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By Christa Jennings
Senior Staff Writer
After months of discussion and debate, during Tuesday evening’s meeting the Rockford Town Council approved the business license fee assessed for the Rockford Utilities Board after reviewing updated information and having further discussion.
The business license has been an ongoing matter since the council’s July meeting, with the council and board members discussing the issue at length during the July and August meetings. Additionally, attorneys for both entities were included in last month’s discussion.
For Tuesday’s meeting, all council members were present except for Cordarius Lee. Others present for the Utilities Board discussion were Town Attorney Derrick Blythe, Board members Ronnie Brown and Raymond Abrams, Utilities Superintendent Wade Brown, and Assistant Utilities Superintendent Jason Thornton.
Utilities Board Chair Ronnie Brown asked if Utilities Clerk Kelly Berry had given the council copies of last year’s audit done by Henry Dunlap. Town Clerk Jennifer Tindall stated that she did not have a copy of the audit, but that she printed out the water and gas financial reports from January 1 through September 20 and provided those to the council.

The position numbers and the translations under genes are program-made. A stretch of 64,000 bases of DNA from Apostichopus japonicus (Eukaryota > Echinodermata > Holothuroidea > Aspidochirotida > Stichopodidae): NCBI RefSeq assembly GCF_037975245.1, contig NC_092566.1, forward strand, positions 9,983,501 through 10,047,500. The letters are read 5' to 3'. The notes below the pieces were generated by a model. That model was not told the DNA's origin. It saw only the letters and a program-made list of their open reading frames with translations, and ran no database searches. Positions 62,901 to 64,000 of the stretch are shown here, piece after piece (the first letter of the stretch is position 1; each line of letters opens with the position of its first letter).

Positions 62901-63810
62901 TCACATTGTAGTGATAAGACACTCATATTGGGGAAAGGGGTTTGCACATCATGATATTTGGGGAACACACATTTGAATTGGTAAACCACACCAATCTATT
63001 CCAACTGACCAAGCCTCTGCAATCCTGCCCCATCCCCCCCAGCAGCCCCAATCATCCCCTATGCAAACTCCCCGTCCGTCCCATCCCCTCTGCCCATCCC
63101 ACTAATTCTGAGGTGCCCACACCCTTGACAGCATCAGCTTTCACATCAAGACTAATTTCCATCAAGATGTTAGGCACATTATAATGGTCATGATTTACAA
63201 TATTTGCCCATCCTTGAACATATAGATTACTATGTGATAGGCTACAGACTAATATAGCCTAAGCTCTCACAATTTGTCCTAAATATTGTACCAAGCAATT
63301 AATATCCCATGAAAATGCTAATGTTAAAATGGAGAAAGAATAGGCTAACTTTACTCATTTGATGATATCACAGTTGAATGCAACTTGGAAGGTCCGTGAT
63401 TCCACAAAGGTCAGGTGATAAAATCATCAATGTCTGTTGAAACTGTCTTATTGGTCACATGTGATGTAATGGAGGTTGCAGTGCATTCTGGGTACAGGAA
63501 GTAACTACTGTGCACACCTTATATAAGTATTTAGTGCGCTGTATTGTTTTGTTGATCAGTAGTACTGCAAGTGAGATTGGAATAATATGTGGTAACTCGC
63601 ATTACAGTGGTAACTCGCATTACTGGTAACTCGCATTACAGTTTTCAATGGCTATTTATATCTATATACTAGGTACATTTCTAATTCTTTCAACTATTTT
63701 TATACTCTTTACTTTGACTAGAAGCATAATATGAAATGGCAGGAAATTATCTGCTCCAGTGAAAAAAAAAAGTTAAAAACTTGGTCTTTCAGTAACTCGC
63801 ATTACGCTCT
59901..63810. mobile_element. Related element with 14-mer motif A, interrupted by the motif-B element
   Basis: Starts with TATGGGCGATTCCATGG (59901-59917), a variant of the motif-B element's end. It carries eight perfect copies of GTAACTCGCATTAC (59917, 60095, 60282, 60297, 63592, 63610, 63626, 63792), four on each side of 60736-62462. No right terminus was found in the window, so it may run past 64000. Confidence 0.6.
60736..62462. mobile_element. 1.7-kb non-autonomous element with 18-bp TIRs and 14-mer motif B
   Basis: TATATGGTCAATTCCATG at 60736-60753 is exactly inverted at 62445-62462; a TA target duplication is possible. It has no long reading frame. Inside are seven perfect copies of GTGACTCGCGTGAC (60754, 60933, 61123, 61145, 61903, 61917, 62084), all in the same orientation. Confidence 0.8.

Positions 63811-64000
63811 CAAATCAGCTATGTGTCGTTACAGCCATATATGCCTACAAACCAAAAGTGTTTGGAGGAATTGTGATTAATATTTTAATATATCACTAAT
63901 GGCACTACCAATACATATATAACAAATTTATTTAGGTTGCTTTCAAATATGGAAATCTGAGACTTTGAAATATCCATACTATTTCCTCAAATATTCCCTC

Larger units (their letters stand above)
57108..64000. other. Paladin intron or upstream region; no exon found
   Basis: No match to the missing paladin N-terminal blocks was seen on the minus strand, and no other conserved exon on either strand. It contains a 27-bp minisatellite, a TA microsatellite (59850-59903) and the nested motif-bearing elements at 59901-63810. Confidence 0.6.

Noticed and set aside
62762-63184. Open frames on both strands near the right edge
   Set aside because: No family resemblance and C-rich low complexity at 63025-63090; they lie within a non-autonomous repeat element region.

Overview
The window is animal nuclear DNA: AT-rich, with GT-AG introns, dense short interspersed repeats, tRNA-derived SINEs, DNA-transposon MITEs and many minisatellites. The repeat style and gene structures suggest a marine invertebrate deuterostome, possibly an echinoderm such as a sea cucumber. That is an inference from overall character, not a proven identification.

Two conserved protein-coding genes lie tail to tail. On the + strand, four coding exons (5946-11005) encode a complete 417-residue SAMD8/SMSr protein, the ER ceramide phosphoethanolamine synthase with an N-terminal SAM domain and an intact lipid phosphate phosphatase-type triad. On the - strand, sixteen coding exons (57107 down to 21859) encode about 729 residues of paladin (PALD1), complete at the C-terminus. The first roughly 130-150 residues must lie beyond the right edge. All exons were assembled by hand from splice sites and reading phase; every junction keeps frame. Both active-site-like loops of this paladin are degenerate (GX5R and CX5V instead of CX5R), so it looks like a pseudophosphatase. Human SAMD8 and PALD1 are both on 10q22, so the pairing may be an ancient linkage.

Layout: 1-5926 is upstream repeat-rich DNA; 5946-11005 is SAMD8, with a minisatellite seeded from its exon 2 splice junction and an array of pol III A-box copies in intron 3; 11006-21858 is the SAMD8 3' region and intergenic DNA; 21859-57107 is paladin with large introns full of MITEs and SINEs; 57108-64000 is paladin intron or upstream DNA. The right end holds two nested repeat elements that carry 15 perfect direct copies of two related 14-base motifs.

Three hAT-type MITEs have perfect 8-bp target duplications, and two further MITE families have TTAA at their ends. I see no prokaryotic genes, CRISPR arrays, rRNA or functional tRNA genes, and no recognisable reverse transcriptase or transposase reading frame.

Tindall added that she had also printed out the board’s bank account balances, but wanted the board’s permission before providing those to the council. Brown took those copies and distributed them to the council.
Brown reviewed the information with the council, and during discussion he and Tindall explained that the gas meter deposits and water meter deposits are refundable, so the board cannot use that money from those accounts.
Brown also mentioned that they have an ADECA grant coming for the sewer system, but the board does not yet know what its match will be and how much money it will have to pay for the project.
During further discussion, Town Attorney Derrick Blythe said that he had not heard from Board Attorney Nancy Kirby since last month’s meeting. Kirby was not present for Tuesday’s Town Council meeting.
Brown reported that Kirby had said the town can charge the board a business license fee for customers within the town limits and the police jurisdiction. However, he said she had also informed the board that the town can only charge for water customers because the board is exempt from paying a business license for gas customers, though no explanation was given for why the board is exempt.
The business license fee is assessed based on gross receipts for customers within the town limits and those within the police jurisdiction. The license is for 3% of gross receipts within town limits and 1.5% of gross receipts within the jurisdiction.
The figures provided from the board reflected that water customers’ gross receipts within the town limits are $100,089.28, with 3% of that being $3,002.67. The police jurisdiction water customers’ gross receipts are $26,601.33, with 1.5% of that being $399.02.
Those figures reflect that the board’s total business license fee would be $3,401.69. This was a change from the original fee assessed in June of $12,325.21, which was the result of misinformation and was later clarified.